Dick Clark's Death and New "Happy Heart" Research
Last updated:April 18, 2012
He's been called "the world's oldest teenager," "the original Ryan Seacrest," and "the face of New Years Eve" -- ironic, then, that the perpetually sunny rock-and-roll titan Dick Clark died of a massive heart attack at 82, in the same week that it was reported by USA Today that being upbeat and optimistic may boost heart health.
Obviously it's impossible to draw a direct connection between Clark's happiness and his heart health. He was certainly an upbeat man in public, as tributes pouring in from all corners of the entertainment world seem to underscore.
Clark introduced stars from Buddy Holly to Madonna on "American Bandstand," which ran from 1957 to 1987, reports the [Associated Press]. He joined the show four years after it launched, and integrated the young dancers who appeared a year later. He turned his hosting duties into a media empire that placed him on the Forbes 400 list of the wealthiest individuals.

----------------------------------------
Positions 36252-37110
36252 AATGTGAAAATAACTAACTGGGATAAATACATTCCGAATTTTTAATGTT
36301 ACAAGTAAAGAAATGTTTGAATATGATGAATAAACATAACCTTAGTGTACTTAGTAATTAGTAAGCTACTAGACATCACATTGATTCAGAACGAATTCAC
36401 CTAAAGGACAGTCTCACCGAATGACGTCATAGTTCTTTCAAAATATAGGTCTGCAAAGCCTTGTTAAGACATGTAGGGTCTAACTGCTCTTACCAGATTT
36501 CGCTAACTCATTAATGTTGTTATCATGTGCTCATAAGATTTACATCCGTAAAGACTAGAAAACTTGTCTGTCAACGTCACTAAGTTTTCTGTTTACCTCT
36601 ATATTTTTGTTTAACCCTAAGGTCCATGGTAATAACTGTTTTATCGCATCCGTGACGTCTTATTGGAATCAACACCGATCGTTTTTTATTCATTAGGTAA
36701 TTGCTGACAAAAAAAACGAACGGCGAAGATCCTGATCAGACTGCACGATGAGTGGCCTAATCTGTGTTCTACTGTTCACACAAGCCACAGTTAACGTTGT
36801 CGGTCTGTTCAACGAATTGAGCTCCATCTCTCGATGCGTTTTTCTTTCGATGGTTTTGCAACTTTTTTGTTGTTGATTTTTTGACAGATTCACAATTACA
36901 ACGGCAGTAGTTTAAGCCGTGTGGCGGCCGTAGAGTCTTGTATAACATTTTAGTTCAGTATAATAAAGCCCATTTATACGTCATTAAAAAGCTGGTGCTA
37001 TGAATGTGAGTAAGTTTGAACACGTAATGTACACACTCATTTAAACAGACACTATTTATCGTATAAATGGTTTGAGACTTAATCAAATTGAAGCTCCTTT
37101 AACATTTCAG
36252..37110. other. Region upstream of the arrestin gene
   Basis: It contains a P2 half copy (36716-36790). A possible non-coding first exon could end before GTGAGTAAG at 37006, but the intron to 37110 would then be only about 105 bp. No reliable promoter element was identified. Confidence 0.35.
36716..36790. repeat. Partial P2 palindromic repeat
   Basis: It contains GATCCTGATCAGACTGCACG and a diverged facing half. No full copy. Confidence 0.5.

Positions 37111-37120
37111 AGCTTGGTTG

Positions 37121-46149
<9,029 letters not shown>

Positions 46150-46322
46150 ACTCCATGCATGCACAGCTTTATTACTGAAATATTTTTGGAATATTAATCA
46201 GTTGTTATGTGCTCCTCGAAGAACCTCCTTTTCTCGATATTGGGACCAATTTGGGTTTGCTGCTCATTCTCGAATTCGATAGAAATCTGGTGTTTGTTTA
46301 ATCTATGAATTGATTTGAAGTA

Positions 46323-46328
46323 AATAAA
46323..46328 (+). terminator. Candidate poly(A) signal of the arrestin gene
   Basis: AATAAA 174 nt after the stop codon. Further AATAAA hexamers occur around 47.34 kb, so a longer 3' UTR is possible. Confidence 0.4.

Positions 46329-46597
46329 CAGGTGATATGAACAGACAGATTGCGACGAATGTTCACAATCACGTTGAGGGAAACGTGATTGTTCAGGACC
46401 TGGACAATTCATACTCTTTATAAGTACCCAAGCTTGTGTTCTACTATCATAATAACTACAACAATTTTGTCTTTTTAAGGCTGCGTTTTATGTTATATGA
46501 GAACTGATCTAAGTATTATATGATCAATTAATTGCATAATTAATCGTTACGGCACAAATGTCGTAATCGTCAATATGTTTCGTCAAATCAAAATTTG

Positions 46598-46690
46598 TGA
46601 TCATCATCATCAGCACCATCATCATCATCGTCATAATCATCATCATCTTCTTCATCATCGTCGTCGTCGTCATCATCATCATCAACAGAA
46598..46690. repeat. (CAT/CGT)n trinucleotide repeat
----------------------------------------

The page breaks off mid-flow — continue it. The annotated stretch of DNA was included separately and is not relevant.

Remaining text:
Clark had first turned to radio to ease his loneliness after his older brother was killed in World War II.
He had earlier health scares: In 1994, he had been diagnosed with type 2 diabetes and served as spokesman for the American Association of Diabetes Educators. In 2004, Clark suffered a stroke that affected his ability to walk and talk, although he was back on "Dick Clark's New Year's Rockin' Eve" the following year. (Seacrest took over main hosting duties.)
"I have accomplished my childhood dream, to be in show business," he said in 2006 when honored at the Emmys. "Everybody should be so lucky to have their dreams come true. I've been truly blessed."